Applying Onsite Oil Analysis at the Westinghouse Savannah River Company

J. Mike Weiksner, Savannah River Site
Passion and value were key words recently used in the article published in the March – April issue of Practicing Oil Analysis magazine, “Is Onsite Oil Analysis Right for Your Organization,” by Drew Troyer. I would like to expand on these words as they relate to the oil analysis program developed within Westinghouse Savannah River Company.

Several years ago, Westinghouse recognized that it could achieve savings by utilizing many of the condition-based monitoring techniques. Through a pilot maintenance optimization program in a powerhouse plant, the company identified that an oil analysis program would eliminate time-directed oil changes. One department purchased oil analysis screening equipment and obtained a volunteer maintenance mechanic to support the budding oil analysis program.

The company learned that education and training were essential to understanding the benefits of oil testing; only knowing how to test was not enough. Initially, the company faced more questions than answers. What seemed simple and tangible was actually more complex. To obtain value from oil analysis the company needed a solid understanding of lubrication fundamentals, proper sampling techniques, the equipment analyzed and an idea of what answers they were seeking from the test data.

After an education in oil analysis, testing became more meaningful. It became more important to obtain oil samples correctly. The oil sample needed to represent a true picture of what was actually lubricating the machine surfaces. After developing proficiency with some simple oil tests, interest grew in knowing the origin and point-of-entry of contamination found in the lubricants. Although it did not have the capability to produce a ferrogram, the company did try to determine if machine reservoirs were contaminated or if the contamination was present in the new oil. The reservoir of one machine was drained and refilled several times with fresh oil only to discover the oil was as contaminated, if not more contaminated, than before. A hand pump pressure washer with mineral oil was used to clean the reservoir before adding new oil. After starting and stopping the machine, the new oil was still contaminated. It was only after filtering the reservoir oil that the desired oil cleanliness level was reached. The onsite lab permitted the company to quickly evaluate and turn around the results of multiple tests to ensure clean oil.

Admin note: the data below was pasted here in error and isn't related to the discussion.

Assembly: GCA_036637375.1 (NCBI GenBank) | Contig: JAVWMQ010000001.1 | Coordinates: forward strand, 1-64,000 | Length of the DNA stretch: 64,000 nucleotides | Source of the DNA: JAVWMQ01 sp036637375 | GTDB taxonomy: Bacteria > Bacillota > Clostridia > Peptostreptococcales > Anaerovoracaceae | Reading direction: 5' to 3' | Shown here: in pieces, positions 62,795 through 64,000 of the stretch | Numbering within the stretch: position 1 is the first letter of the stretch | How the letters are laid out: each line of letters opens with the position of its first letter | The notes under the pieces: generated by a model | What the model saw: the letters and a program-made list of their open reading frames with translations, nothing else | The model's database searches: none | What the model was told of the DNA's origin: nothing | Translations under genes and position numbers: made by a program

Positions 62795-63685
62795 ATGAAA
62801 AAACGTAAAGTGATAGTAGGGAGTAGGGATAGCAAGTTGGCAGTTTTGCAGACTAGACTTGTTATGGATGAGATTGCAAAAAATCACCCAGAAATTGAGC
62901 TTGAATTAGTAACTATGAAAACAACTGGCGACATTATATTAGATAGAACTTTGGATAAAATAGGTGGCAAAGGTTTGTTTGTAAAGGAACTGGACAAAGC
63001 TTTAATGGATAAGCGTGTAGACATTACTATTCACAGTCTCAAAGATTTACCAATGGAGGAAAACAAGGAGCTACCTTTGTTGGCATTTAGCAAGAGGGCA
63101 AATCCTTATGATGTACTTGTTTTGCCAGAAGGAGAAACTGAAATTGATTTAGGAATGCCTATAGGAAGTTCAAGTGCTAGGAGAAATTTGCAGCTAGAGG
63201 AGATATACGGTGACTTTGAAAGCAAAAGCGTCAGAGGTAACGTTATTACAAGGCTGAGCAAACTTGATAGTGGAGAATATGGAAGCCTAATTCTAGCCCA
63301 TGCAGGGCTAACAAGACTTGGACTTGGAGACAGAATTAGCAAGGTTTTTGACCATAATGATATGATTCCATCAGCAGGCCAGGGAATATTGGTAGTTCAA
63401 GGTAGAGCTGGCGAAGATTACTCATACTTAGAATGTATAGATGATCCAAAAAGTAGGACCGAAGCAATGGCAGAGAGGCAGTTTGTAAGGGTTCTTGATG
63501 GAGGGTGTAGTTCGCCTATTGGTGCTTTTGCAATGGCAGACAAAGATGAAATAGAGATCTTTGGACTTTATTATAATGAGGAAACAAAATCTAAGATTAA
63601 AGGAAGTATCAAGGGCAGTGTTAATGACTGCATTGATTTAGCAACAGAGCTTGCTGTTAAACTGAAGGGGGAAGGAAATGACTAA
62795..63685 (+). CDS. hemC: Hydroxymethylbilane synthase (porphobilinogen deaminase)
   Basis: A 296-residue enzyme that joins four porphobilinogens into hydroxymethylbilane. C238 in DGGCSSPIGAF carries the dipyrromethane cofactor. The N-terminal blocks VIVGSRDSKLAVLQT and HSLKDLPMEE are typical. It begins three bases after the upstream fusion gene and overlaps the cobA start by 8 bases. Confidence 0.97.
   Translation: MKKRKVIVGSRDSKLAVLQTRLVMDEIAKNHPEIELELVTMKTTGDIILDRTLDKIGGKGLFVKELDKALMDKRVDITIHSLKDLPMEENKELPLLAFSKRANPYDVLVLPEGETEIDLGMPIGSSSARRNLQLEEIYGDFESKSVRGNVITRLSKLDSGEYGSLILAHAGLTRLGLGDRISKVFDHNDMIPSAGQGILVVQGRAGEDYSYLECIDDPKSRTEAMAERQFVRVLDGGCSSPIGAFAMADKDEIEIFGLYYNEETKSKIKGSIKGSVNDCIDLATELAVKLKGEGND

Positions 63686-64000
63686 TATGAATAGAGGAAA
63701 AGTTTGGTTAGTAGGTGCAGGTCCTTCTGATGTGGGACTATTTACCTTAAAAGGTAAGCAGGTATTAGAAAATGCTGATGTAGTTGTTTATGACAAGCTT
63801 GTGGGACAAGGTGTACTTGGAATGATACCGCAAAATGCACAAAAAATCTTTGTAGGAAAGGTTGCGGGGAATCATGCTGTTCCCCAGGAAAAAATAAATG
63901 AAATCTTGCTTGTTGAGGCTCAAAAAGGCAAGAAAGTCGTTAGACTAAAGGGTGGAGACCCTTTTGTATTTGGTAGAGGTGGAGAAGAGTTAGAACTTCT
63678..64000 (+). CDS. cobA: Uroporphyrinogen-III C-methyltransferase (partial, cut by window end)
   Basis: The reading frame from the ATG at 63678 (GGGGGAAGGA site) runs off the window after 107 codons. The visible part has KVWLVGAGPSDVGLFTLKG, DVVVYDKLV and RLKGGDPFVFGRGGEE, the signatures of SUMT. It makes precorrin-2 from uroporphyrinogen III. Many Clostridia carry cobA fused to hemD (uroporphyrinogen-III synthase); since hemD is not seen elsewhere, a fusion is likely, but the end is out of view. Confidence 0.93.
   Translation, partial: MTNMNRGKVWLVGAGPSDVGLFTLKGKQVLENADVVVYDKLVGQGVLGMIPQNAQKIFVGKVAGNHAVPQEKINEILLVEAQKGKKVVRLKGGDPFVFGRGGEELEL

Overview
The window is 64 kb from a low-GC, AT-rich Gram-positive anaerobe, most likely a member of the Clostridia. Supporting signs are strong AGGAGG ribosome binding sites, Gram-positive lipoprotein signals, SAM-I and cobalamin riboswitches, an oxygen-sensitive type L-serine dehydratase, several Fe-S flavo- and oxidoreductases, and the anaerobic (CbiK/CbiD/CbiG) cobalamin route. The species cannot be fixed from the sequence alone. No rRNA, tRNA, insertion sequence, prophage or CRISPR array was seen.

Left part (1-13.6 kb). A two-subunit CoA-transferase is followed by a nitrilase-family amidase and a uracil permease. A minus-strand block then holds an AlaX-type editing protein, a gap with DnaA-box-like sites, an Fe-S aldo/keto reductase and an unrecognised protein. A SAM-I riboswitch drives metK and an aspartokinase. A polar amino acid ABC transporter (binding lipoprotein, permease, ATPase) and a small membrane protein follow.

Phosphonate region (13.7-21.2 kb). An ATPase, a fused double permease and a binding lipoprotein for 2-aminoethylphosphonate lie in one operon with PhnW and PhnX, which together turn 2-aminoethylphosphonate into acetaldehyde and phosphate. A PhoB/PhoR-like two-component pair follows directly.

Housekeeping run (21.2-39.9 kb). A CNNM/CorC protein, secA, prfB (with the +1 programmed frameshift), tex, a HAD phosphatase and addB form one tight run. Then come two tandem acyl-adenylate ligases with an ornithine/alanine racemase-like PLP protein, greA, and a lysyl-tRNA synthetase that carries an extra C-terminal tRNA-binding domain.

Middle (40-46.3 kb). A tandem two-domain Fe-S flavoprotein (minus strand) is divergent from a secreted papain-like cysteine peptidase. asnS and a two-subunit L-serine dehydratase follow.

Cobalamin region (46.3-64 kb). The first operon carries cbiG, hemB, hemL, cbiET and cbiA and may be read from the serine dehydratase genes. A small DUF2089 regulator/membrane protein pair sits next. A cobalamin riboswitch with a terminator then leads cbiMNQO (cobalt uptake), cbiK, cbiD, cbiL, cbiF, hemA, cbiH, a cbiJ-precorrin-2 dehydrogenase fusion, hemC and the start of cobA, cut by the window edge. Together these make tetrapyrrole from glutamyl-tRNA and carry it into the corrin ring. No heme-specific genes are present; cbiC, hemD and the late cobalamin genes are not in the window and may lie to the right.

The time and effort spent with this one machine was of great significance to Westinghouse. The passion exhibited by maintenance personnel wanting to learn about and achieve oil cleanliness strengthened and improved the maintenance and oil analysis program. Several filtration carts have now been acquired to service many oil reservoirs such as the one described above to preserve the useful life of the oil and reduce waste oil generation. Several maintenance practices have been revised for the handling and dispensing of new oils within the departments. Many machines now have quick-connect fittings so that reservoir oil can be circulated, routine samples drawn and the oil filtered to remove contaminants.

The benefits of this program included reductions in new oil consumption, reductions in waste oil handling, extension in oil useful life, less wear on internal operating components and reduced downtime (less overhauls). Dispensing facilities have been established to ensure clean oil is actually used in the field. When new oil arrives and is found to have an unacceptable level of cleanliness, it is filtered and cleaned before put into use. Desiccant breathers have been added to oil storage drums to prevent moisture infiltration and contamination.

The company’s next goal is to develop and enhance wear particle evaluation and improve root cause assessment. Vibration analysis and oil analysis are practices now used to make judgments regarding equipment and lubricant health, and to provide confirmation of these judgment calls. The company sees the importance of identifying contamination to determine where improvements need to be made. Other areas are currently being explored as a result of the onsite oil analysis program. These include testing for coolant and fuel oil leakage in diesel engine oils, evaluation of hydraulic systems, consolidation of plant-wide oil and greases, establishing oil supplier cleanliness standards, procedures for onsite lubricant storage and handling, standardizing the techniques and components used for oil sampling, correlating oil contamination to ultrasonic and frequency response, extending oil and component life and analysis of transformer oil.

Although not completely recognized in the early stages of program development, there are benefits to bringing oil analysis onsite. The investment made for the equipment and the tedious tasks maintenance incurred while evaluating lubrication practices has been well worth the expense. Many of the larger machines have gone several years without major overhauls or oil changes. As the technicians become proficient in oil analysis testing, analysis cost per sample drops. The company pinpoints and performs only those oil tests required to determine root cause for equipment or oil related problems. The existing networked PdM software supports trending and displays oil and vibration data to all groups. Onsite oil analysis is highly recommended as an excellent investment for your maintenance personnel and reliability programs.

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